"The Freak" has two CY Young awards to his name (in just his third season). This spring Tim has been rocked hard in his few outings.
His latest outing saw him lower his ERA, even after giving up four runs in four innings. Many are stressing his control the past few weeks.
During the off-season Lincecum was given a large contract and it may have gotten to his head early on.
But in the end his talent will prevail and once the season starts he should bounce back to being the best pitcher in the National League.
Kersh is one of the premier pitchers in all of the game. He is the same age as Stephen Strasburg and is possibly further along, due to his post-season experience.
He holds the best curve-ball in the league, which should be made deadlier once he masters the control of his fast ball.
Hard throwing and determined to exceed, Kershaw is the future of the Dodgers pitching staff. He finished '09 with a 2.79 ERA and 185 strikeouts, in limited appearances.
Some are skeptical about how he will do under the pressure of being the Dodgers best pitcher.
Bank on this being his breakout year.
Jake Peavy was one of the elite pitchers in the entire NL in his previous full seasons. Chicago should be a nice place for him to build on his numbers.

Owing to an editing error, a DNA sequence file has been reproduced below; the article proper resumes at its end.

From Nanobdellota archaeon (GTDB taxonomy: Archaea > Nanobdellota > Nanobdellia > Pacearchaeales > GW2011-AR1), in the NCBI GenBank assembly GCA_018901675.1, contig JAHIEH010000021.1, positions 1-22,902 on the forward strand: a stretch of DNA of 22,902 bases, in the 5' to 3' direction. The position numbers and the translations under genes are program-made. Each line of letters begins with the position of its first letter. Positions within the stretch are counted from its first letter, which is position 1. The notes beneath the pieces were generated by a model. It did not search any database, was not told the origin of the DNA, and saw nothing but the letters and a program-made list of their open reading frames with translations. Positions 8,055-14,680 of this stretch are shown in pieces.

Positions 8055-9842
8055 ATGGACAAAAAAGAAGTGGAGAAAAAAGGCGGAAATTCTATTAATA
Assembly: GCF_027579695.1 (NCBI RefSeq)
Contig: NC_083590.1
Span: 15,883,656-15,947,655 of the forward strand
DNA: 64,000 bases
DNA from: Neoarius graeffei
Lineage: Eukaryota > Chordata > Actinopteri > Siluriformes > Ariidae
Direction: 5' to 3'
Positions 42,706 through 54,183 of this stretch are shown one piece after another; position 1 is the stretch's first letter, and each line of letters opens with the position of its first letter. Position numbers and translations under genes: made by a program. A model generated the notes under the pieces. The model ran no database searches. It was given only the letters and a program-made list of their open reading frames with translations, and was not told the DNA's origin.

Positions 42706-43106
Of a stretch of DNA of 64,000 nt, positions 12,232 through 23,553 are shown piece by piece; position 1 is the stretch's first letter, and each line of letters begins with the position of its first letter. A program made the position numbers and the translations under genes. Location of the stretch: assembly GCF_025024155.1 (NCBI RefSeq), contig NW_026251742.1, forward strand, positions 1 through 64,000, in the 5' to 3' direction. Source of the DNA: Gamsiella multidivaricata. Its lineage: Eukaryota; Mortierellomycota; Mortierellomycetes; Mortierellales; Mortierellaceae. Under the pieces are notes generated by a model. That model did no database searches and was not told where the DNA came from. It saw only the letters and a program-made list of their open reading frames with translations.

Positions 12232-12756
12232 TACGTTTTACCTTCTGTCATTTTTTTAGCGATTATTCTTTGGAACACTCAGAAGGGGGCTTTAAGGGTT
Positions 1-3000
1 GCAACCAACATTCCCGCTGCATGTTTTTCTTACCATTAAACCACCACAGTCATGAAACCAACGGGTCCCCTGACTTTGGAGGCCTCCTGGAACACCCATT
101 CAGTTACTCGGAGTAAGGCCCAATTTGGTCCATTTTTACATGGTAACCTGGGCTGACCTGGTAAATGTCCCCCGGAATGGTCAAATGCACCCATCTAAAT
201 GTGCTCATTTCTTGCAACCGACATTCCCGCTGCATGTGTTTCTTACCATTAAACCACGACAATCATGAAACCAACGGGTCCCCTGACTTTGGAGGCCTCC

During his short stint with the Sox, Peavy has shown that he is still just as dominant.
Throwing in the low to mid-nineties with a great breaking ball, Jake should be looked at as a leading candidate for the All-Star team come this summer.
There are some questions that are being asked about his arm, but he should answer those by striking out his competition.
The problem with Strasburg is that he might not get the chance to be one of the only successful pitchers that didn't need the minors.
He has perfect control, a plus, plus fastball, a solid curve, and a fooling change-up.
Simple, he is MLB ready.
Johan is easily one of the great characters in all of baseball.
When asked about who the best pitcher was in the NL East his reply was: "Santana."
Injuries are the question with Johan. His first start of the spring was appalling, giving up four earned runs, in less than two innings of work.
Still, Santana is gritty, and his change-up leads him to be pretty resourceful. He was still a winning pitcher last season despite playing on a sub par team.
It should make for a classic duel when he faces Roy Halladay.